An inter-regional workshop entitled “World Heritage and Sustainable Development: the Role of Local Communities” was organized at the National Museum in Karachi, Pakistan (23-24 November 2017) by the World Heritage Centre in close co-operation with the UNESCO office in Islamabad and the Department of Archaeology of the Government of Sindh Province, Pakistan.
The Workshop, opened by the Minister of Culture, Tourism and antiquities of the Government of Sindh and the UNESCO Representative to Pakistan, brought together experts from Bangladesh, Iran, Jordan, Nepal, Oman and Pakistan to showcase the role of heritage as a vector for sustainable development, but also to advocate the importance of the role that can be played by local communities in conservation and management of heritage sites notably in World Heritage properties.
The Workshop also served as a platform for an intensive exchange on various issues related to the engagement of local communities as a major stakeholder in an inclusive manner, and to optimize the role of local communities and their active participation in the management of heritage sites. The discussion touched upon crucial questions such as the legal status of local communities, how to deal with conflictual situations, and rights and responsibilities, among other subjects.
Participants also undertook a one-day field trip to the Makli World Heritage property as well as to the Glazed Tile Atelier established within the Republic of Korea Funds-in-Trust in cooperation with the Heritage Foundation. The Atelier served as a training centre within the UNESCO Project to upgrade the quality of glazed tiles so that they can be used for conservation purposes. The Atelier also provided training in ceramic production for women from the vicinity of the Makli World Heritage property. These outreach activities that the Heritage Foundation initiated with the support of the UNESCO/RoKorea Project have brought considerable change to the lives of local women: they have a role to play which is linked to the conservation of a World Heritage site, and therefore a sense of pride in addition to the material benefits brought to them from ceramic production.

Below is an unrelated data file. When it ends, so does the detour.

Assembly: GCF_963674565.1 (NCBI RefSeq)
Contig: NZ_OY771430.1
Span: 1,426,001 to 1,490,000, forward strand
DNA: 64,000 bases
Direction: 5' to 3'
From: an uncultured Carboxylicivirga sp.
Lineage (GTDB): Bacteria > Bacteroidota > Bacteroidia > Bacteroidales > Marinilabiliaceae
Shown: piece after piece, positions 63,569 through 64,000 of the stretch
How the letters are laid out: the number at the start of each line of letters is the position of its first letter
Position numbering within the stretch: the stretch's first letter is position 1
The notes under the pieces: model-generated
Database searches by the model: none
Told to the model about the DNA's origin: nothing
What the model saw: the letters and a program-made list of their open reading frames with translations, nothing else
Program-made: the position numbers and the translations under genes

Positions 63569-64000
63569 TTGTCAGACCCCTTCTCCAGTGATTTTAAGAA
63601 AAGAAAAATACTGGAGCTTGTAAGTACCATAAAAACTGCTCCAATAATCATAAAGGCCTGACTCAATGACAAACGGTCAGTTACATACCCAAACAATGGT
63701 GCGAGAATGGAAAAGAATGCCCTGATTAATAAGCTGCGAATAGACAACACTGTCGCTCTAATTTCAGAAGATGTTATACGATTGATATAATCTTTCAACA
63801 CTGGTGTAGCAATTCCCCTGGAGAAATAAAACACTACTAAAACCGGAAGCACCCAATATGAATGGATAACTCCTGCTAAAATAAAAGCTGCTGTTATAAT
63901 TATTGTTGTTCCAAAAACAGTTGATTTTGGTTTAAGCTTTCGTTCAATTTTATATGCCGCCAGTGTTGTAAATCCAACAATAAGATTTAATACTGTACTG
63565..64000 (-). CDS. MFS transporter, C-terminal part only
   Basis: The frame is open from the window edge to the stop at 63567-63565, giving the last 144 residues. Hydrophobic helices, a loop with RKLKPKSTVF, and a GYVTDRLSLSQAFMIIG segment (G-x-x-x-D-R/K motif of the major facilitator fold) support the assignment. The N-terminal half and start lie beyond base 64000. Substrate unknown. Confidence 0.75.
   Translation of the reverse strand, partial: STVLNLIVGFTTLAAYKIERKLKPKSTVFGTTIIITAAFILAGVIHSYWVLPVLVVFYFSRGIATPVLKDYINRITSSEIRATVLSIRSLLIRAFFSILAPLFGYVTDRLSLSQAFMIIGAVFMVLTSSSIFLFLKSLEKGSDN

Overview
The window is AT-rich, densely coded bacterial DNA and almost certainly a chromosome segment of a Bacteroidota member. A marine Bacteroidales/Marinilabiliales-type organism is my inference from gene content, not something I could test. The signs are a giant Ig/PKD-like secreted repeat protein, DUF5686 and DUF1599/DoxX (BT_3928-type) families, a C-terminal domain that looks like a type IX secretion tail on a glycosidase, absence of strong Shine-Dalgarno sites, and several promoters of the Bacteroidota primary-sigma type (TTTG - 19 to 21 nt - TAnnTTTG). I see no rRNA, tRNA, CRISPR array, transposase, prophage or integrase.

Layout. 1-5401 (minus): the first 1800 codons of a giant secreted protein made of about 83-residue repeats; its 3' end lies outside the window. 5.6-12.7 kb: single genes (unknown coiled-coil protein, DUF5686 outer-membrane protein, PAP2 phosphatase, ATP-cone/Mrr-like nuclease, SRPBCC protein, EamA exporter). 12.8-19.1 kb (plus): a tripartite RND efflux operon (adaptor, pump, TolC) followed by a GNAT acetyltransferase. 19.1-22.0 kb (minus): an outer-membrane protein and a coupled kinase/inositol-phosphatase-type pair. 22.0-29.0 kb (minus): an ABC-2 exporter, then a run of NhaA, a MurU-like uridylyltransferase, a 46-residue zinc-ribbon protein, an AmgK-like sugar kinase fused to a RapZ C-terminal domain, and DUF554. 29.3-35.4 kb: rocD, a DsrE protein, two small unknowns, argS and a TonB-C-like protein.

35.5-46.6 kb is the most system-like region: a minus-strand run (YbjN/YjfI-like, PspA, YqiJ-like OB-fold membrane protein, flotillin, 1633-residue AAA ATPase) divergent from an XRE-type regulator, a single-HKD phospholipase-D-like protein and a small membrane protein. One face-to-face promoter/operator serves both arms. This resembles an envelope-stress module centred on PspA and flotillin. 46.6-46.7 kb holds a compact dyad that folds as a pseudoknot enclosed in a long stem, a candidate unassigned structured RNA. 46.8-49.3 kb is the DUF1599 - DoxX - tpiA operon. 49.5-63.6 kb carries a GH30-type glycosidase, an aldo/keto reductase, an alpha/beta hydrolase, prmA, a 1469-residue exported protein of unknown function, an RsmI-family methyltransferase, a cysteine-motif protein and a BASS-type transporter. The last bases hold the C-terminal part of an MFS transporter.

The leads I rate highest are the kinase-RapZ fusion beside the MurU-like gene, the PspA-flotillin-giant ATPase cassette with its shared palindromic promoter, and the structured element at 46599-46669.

The Workshop is designed to contribute to the implementation of the Global Strategy of the World Heritage Convention 2012-2022, that aims to link the conservation and sustainable management of World Heritage properties to local communities, as well as the Policy Document for the integration of a Sustainable Development Perspective into the Processes of the World Heritage Convention, adopted by the 20th General Assembly of the World Heritage Convention in 2015.
The Workshop was made possible thanks to the UNESCO/Republic of Korea Funds-in-Trust and was organized at the invitation of the Ministry of Culture, Tourism and Antiquities of the Government of Sindh, Pakistan.